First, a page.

Fundraising & Development: living projects

Working in arts fundraising for five years I’ve been lucky enough to be involved in inspiring and ambitious projects that have made me laugh and cry with probably every emotion in between, from singing workshops for stroke survivors, to Jeremy Deller’s Procession as part of Manchester International Festival.

I think there’s always a moment of terror when there’s a wonderful new project that we need to fundraise for – what if we don’t get the money!?

I went to an art exhibition a couple of years ago that was inspired by hundreds of ideas that never quite made it, each represented by a certificate and a few lines of text. So at the start of fundraising for a project, sometimes it’s difficult not to imagine a sad looking certificate with the name of the project that never came to be!

Thankfully in the two years since I’ve been at THSH I’ve seen lots of projects come to life, including Generation Ladywood, which immerses children from Ladywood schools in a world of music. I don’t think I’ve ever heard anything quite like the sound of over 400 children screaming with delight at the sight of Barney Harwood, who came to host their showcase at Symphony Hall in June this year.

With generous support from the BBC Performing Arts Fund, The Esmée Fairbairn Foundation, Jerwood Charitable Foundation, and The Leverhulme Trust, the Jazzlines and Learn & Join In teams are now busy delivering a talent development programme for young jazz musicians from age nine to early career level. This includes a Summer School, Ensemble, Women in Jazz programme, master-classes for the Jazzlines Trio, and our first Jazzlines Fellowships – who knows where this support will lead them all?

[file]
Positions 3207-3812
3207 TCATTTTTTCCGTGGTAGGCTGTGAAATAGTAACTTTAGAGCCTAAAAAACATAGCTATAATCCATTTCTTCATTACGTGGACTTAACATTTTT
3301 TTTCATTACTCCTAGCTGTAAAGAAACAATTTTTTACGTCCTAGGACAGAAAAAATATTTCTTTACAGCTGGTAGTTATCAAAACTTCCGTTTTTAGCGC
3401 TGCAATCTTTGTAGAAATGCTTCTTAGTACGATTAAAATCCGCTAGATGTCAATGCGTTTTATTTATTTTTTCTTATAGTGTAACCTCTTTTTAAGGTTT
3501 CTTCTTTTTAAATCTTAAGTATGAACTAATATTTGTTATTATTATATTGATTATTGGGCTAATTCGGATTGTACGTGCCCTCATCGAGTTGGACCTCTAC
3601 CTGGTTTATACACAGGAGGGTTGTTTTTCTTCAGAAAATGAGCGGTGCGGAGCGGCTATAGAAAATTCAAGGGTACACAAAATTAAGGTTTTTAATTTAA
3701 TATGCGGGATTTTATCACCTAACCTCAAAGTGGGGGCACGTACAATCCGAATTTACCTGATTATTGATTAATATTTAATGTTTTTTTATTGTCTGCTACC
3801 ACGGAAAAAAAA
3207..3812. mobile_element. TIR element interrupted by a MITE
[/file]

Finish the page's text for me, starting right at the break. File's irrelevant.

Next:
I recently sent off applications to local Trusts & Foundations for support towards THSH’s first relaxed performance for children with autism, learning disabilities and sensory and communication disorders. What The Ladybird Heard is based on the award-winning picture book by Julia Donaldson and Lydia Monks, and I personally can’t wait to see it after watching Room on The Broom this summer and giggling all the way through.

I’m now playing the waiting game as we wait to find out whether the Trusts we’ve applied to will support the project. So far The Douglas Turner Trust and the Edward & Dorothy Cadbury Trust have made very gratefully received donations.

The moment an envelope arrives in the post, it’s like receiving exam results all over again – have I passed or failed, only now it’s not me who wins or loses, but a group of children and young people or sometimes a big part of the community.

Thanks to all of THSH’s incredibly kind and generous supporters, we have far more living projects than imaginary certificates marking those that never were and I hope there’ll be many more to come!

– Sarah Shelley, Development Manager (Trusts & Foundations)

Image: mithering